Step 2: Gather Your Materials

You will need a few materials to add a bustle to a tulle dress, including:

– Sewing machine
– Thread
– Scissors
– Pins
– Bustle hooks
– Buttons (optional)

Step 3: Determine the Placement of the Bustle

The placement of the bustle will vary depending on the style of the dress and the desired look. It’s important to carefully consider the placement of the bustle to ensure it’s functional and aesthetically pleasing.

Step 4: Sew on the Bustle Hooks

The bustle hooks are what hold the loops or folds of the bustle in place. Sew the hooks onto the dress according to the placement determined in step 3.

Step 5: Create the Bustle Loops or Folds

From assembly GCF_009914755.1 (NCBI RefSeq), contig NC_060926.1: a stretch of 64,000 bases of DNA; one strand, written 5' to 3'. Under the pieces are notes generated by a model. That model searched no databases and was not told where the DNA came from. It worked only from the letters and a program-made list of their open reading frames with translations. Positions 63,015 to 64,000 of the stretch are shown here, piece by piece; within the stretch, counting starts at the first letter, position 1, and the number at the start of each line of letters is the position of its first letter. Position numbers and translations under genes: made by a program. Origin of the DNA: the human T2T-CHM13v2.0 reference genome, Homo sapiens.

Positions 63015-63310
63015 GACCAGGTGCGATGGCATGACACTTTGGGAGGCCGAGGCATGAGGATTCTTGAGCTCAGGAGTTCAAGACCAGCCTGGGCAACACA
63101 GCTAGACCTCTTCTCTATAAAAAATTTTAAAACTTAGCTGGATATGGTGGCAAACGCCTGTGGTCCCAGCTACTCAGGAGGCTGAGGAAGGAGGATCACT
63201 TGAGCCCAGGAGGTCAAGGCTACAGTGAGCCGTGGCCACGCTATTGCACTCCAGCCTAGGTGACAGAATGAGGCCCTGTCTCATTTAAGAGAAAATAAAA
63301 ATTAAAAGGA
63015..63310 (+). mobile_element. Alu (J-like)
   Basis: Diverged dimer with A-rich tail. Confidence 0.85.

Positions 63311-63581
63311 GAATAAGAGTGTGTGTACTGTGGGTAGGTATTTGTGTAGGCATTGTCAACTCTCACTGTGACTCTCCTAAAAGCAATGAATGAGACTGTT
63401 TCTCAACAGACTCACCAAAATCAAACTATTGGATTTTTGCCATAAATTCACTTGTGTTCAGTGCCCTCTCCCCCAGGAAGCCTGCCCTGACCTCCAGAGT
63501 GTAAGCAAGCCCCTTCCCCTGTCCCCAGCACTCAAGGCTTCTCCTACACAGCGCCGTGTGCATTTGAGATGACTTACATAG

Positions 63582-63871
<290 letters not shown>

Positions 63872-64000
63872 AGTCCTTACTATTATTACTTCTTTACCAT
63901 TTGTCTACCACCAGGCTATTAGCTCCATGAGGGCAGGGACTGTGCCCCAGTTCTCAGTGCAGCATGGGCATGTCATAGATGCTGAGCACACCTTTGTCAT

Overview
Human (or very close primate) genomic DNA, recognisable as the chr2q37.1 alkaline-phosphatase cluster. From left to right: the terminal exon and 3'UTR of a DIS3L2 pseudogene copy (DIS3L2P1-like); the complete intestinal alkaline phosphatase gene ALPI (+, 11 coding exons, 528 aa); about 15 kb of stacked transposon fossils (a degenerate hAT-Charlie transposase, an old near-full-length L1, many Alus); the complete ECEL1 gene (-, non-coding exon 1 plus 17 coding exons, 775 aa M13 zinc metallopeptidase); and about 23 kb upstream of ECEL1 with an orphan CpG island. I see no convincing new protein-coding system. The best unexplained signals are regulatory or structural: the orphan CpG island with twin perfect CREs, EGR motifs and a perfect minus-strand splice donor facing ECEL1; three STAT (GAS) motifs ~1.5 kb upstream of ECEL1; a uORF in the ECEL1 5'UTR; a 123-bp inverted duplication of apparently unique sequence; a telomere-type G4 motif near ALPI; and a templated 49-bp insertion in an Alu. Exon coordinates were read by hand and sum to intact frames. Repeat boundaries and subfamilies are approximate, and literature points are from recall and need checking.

Create the loops or folds of the bustle to your desired style. It’s important to ensure that the loops or folds are even and not too bulky. Once you’ve created the desired bustle shape, secure it in place with the hooks.

Step 6: Optional – Add Buttons

If desired, you can add buttons to the dress to secure the bustle in place. This will prevent the bustle from falling down during movement.


In conclusion, adding a bustle to a tulle dress is possible and can be a great way to make it easier to move around. Following the above steps will help you create a functional and aesthetically pleasing bustle that complements the style of the dress. Remember to take your time and be patient to ensure the best possible outcome.


What kind of bustle for a tulle wedding dress?